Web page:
Regents pursue more money for state-backed scholarships
PIERRE -- The state Board of Regents wants Gov. Dennis Daugaard to ask the Legislature for additional funding for scholarships to South Dakota college students.
The regents, who govern the state's public universities, decided last week that the Opportunity scholarship should be worth more.
The Legislature made the Opportunity scholarship part of state government's ongoing budget in 2004.
The scholarship was set at $5,000 with the money to be spread across four years: $1,000 annually for three years and $2,000 for the fourth year.
The regents now want the Legislature to raise the four-year value to $6,800.
When the scholarship began, students took 32 credits in the standard two-semester academic year and paid an average of $4,812.16 per year.
By comparison, students now take 30 credits in the standard two-semester year. They paid $8,038.50 for those 30 credits in 2013-2014.
The scholarship 10 years ago was worth 26 percent of a student's tuition and fees over the four years for a bachelor's degree. The scholarship is now worth 16 percent.
Some of the decline is due to additional charges levied against students. Some of the loss results from inflation.
Regents' analysts have calculated that the $5,000 scholarship lost $1,330 in value just to inflation during the past decade.
Increasing the scholarship by $1,800, as the regents propose, wouldn't return the scholarship to its full original value, however.
That would require a $3,360 increase.
The goal a decade ago was to double the number of Opportunity recipients by 2010, the last year of then-Gov. Mike Rounds' administration.
That hasn't been achieved.
The regents' proposal is a flat amount that would cost $1,272,530. Their plan doesn't call for an automatic inflation adjustment in the 2017 budget and thereafter.
The Opportunity program will cost an estimated $4,699,499 in the current 2015 budget year that began July 1.
The regents' plan requests a total increase of $1,663,151 for the program in the 2016 budget.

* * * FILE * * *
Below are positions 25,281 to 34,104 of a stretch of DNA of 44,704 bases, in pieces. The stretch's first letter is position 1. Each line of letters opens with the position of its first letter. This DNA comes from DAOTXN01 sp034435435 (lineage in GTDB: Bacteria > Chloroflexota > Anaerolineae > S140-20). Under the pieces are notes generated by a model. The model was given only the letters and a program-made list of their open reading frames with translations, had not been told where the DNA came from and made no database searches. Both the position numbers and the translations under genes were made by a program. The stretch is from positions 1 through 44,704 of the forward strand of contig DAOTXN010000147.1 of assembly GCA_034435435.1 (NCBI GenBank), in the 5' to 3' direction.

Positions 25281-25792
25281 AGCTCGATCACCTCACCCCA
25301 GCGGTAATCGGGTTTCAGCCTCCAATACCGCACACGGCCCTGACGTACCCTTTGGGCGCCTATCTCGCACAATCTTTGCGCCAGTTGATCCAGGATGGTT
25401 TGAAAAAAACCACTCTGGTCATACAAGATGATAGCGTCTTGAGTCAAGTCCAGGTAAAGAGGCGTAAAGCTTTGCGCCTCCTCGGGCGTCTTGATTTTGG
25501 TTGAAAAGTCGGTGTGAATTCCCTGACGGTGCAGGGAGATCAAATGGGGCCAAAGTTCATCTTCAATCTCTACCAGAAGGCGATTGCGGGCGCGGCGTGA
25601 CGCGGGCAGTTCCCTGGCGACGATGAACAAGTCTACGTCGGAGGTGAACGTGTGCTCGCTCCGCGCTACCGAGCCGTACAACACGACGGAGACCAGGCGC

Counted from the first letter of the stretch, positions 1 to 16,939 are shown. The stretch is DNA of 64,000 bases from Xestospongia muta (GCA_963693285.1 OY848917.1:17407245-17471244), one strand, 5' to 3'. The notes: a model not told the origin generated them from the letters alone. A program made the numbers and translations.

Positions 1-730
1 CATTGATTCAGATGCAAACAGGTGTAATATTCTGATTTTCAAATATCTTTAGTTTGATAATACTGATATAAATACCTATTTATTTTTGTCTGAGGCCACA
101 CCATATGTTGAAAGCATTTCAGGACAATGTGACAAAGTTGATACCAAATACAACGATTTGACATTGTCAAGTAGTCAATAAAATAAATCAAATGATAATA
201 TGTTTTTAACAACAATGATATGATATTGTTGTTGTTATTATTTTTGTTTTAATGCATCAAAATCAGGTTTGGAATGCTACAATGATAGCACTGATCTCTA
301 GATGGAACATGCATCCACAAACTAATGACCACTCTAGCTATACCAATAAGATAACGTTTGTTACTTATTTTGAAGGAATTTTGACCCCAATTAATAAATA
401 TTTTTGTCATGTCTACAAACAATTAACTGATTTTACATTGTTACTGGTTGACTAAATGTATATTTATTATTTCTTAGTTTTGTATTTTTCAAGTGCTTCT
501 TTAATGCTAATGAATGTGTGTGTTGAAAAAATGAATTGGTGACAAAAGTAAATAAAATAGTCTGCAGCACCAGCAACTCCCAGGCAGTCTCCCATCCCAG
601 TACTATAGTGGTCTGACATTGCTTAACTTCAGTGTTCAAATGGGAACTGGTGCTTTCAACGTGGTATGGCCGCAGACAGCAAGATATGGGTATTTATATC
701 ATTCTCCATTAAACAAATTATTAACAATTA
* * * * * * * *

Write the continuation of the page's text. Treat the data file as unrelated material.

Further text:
That amount includes covering a projected 16 percent growth in recipients of the scholarship for the next budget year.
Nearly all of that growth results from changes the Legislature made during the 2010 session that now take effect.
The broader eligibility affects two groups of students:
Those who pursued career and technical education courses rather than two years of world or foreign language. This is expected to add 120 students to the Opportunity program; and
Those who score 28 or higher on ACT exams, regardless of coursework. This is expected to add 51 students.
With those changes, along with 2 percent of general growth otherwise, an additional total of 194 students is forecast to participate in the Opportunity program in fall 2015.
The regents are planning for 3,997 students in the program for the 2015-2016 academic year.
They include 805 students in the fourth year receiving $2,000 apiece and 3,192 students receiving $1,000 each in years one through three.
The 2010 goal was to double the number of new Opportunity students from the 2006 level of 849.
In fall 2013, there were 1,224 new recipients and 2,553 continuing recipients in years two through four.
Accompanying the 2010 growth goal were two related goals:
• Doubling the funding level for the program so that students received amounts equivalent to what students get in other states; and
• Building in an index factor so the scholarship retained its value over time.
The regents also are asking for $400,000 in funding on a one-time basis to supplement funding for two narrowly crafted scholarship programs.
They help needy students and students who go into critical areas of teaching needs in South Dakota K-12 schools.